V. I.   Lenin


Written: Written on October 8, 1912
Published: First published in 1930 in Lenin Miscellany XIII. Sent from Cracow to Geneva. Printed from the original.
Source: Lenin Collected Works, Progress Publishers, 1971, Moscow, Volume 36, page 193.
Translated: Andrew Rothstein
Transcription\Markup: R. Cymbala
Public Domain: Lenin Internet Archive.   You may freely copy, distribute, display and perform this work, as well as make derivative and commercial works. Please credit “Marxists Internet Archive” as your source.
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Dear K.,

I have not been following the recent peace congresses. I know about the participation of the socialists—and about its opportunist character—but only from hearsay.[1]

I will not undertake to express myself definitely on this question before I have read the reports of at least one congress. The question is a complicated one. The general growth of opportunism, and the “balancing” of its forces with those of revolutionary Social-Democracy in the big countries of the labour movement (Germany), must surely tell in this sphere too. Let Bebel play the diplomatist with the opportunists—if this is essential (?)—but it does not befit us to do so. That’s all I can say just now.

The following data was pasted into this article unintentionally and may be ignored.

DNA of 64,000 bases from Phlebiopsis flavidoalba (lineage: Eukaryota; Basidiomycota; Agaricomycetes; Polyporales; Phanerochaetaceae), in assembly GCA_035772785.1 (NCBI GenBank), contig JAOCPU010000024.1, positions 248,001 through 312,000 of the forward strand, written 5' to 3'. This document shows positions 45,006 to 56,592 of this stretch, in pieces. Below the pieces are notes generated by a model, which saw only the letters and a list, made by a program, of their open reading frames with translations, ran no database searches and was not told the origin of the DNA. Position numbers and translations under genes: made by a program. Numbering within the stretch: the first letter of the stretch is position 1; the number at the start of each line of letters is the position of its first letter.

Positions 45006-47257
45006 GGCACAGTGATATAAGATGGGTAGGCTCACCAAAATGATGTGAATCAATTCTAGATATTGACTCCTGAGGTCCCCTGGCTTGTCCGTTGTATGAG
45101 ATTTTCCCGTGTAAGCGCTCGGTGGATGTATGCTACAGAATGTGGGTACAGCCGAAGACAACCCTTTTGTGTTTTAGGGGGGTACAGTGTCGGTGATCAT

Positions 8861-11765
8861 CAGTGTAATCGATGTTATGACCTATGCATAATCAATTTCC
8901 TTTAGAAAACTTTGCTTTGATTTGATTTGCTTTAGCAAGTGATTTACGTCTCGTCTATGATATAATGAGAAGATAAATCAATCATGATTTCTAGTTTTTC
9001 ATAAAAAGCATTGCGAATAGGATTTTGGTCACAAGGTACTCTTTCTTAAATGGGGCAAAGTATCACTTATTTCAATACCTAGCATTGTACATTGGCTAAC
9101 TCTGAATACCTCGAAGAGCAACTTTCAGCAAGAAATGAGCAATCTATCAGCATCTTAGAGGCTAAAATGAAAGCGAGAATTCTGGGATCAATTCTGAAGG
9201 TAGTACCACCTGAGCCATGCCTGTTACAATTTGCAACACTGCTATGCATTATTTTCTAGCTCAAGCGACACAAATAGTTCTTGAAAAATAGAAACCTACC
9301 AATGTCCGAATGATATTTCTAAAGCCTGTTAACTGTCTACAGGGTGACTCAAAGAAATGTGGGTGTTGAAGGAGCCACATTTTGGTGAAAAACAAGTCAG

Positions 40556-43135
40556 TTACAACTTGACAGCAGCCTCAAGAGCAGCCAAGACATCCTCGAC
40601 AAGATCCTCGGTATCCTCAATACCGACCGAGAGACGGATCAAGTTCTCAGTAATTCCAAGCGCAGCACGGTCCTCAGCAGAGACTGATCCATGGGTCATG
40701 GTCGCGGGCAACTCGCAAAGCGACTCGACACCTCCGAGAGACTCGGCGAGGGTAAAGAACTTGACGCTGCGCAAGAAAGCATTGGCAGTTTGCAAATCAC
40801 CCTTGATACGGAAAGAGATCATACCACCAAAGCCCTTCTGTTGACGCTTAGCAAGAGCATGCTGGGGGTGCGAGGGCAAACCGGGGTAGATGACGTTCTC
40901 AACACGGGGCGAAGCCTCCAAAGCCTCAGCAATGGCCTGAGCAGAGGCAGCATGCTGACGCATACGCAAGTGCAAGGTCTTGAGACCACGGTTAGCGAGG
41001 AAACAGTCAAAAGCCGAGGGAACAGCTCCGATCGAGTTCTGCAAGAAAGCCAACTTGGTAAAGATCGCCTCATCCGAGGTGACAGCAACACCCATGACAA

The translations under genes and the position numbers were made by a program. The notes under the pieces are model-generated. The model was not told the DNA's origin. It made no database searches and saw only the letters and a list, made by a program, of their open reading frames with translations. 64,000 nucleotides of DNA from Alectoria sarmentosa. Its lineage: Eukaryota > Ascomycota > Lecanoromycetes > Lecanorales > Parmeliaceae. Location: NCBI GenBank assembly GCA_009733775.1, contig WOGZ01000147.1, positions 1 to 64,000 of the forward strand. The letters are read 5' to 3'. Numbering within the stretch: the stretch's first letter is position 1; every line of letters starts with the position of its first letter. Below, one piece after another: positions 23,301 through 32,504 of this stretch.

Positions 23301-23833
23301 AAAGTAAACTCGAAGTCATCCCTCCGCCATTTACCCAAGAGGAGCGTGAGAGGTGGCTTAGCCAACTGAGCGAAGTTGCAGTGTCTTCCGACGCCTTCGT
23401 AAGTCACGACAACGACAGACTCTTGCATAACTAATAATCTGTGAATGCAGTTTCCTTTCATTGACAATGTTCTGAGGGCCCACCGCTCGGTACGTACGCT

Greetings to Comrade Olga and all our friends, including Gorin. How is he getting on? What news have you? What are your relations with Plekhanov? Do you have any talks?

Kamenev, on his way to Paris, will go to Switzerland to lecture in the autumn (he is now here). Perhaps I, too, shall manage to come in the winter.



[1] A reference to the 19th International Peace Congress held in Geneva from September 22 to 28, 1912.

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